Jeffrey LewisNo, China Isn’t Punishing North Korea

A collection of Planet images of Dandong and Sinuiju from February through July. Images ©2016 Planet Labs, Inc. cc-by-sa 4.0

A few weeks ago, some colleagues new to satellite imagery analysis claimed that China had drastically reduced trade with North Korea to punish Pyongyang for its most recent nuclear test. They made this judgment on the basis of a small number of satellite images of the customs area in Dandong, China and one image of the customs area across the river in Sinuiju, North Korea.

Small samples can be problematic. All sorts of things can go wrong — this is one crossing point, on one day, showing one mode of transport.  Some days are busier than others. What if the picture is from a weekend?  Or a holiday?  In this case, it turned out to be both — the “after” pictures were from February 13-14, the Saturday and Sunday at the end of the Chinese New Year.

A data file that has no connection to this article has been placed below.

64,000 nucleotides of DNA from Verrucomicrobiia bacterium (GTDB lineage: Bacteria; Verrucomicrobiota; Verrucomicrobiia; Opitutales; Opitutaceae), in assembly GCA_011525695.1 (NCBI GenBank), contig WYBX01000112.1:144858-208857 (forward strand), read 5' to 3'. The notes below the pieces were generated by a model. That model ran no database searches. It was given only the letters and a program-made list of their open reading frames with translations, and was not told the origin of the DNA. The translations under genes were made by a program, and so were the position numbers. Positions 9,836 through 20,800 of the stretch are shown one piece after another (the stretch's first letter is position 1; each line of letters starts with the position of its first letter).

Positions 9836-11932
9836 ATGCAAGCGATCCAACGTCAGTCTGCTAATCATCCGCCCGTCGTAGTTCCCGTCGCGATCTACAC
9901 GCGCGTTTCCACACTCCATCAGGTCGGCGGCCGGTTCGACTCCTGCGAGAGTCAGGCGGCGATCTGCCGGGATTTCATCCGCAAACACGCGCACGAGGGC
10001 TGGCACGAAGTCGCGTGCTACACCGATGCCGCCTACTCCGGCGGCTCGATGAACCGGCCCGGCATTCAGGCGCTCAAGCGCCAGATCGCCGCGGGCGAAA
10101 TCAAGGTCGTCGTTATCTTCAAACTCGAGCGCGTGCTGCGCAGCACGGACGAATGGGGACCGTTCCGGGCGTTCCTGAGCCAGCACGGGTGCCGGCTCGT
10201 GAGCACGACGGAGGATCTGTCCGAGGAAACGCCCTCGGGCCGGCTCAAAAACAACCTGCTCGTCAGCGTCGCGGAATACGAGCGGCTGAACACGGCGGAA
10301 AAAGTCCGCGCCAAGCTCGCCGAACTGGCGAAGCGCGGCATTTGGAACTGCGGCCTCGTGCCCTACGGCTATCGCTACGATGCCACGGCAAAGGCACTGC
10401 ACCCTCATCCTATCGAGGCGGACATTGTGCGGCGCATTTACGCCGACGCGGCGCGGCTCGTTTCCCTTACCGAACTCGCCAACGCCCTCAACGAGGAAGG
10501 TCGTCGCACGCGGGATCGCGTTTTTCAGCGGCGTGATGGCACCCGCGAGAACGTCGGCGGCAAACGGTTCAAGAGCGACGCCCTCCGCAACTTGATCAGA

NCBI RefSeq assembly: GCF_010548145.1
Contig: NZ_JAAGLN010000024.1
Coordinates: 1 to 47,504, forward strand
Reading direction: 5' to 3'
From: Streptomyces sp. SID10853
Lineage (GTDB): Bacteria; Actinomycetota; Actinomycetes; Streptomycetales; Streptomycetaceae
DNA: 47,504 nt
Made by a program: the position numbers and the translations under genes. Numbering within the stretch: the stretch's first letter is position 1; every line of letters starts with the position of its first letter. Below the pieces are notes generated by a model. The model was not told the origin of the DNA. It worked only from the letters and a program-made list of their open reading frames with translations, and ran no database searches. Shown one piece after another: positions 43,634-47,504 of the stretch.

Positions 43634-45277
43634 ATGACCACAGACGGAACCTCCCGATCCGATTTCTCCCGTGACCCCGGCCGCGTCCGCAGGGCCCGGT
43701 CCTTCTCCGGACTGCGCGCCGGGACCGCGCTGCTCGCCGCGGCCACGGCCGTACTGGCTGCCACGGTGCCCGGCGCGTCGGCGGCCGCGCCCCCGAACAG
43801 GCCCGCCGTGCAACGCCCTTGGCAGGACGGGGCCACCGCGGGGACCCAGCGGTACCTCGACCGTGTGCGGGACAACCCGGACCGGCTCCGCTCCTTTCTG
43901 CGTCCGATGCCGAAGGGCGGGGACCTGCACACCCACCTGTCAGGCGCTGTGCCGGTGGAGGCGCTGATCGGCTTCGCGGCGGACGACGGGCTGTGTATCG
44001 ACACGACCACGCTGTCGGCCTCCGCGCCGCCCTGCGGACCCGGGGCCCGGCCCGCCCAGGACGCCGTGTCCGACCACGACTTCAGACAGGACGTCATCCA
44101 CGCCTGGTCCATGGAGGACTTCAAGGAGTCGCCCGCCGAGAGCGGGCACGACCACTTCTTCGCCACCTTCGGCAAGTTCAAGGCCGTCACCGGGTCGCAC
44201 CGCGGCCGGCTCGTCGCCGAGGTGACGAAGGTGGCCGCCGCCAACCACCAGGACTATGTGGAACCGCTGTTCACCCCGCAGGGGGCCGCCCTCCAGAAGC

Measuring something like trade by monitoring traffic flows is tricky.  It requires lots of images.  One has to consider the modes of transport for various goods, the entry points, and seasonal variations in trade. And weekends and holidays.

In other words, the  correct tool for the job is not a small number of high-resolution images, but a larger number of moderate resolution images from a company like Planet Labs.

As a researcher, I have access to Planet imagery for the purpose of providing expert analysis. I did a review of the border imagery and shared it with Planet. Paul Boutin then turned into a story on their Medium channel, replete with commentary from Steph Haggard and Andrea Berger. The picture at the top of the post is a screen shot of all the images stacked on top of one another.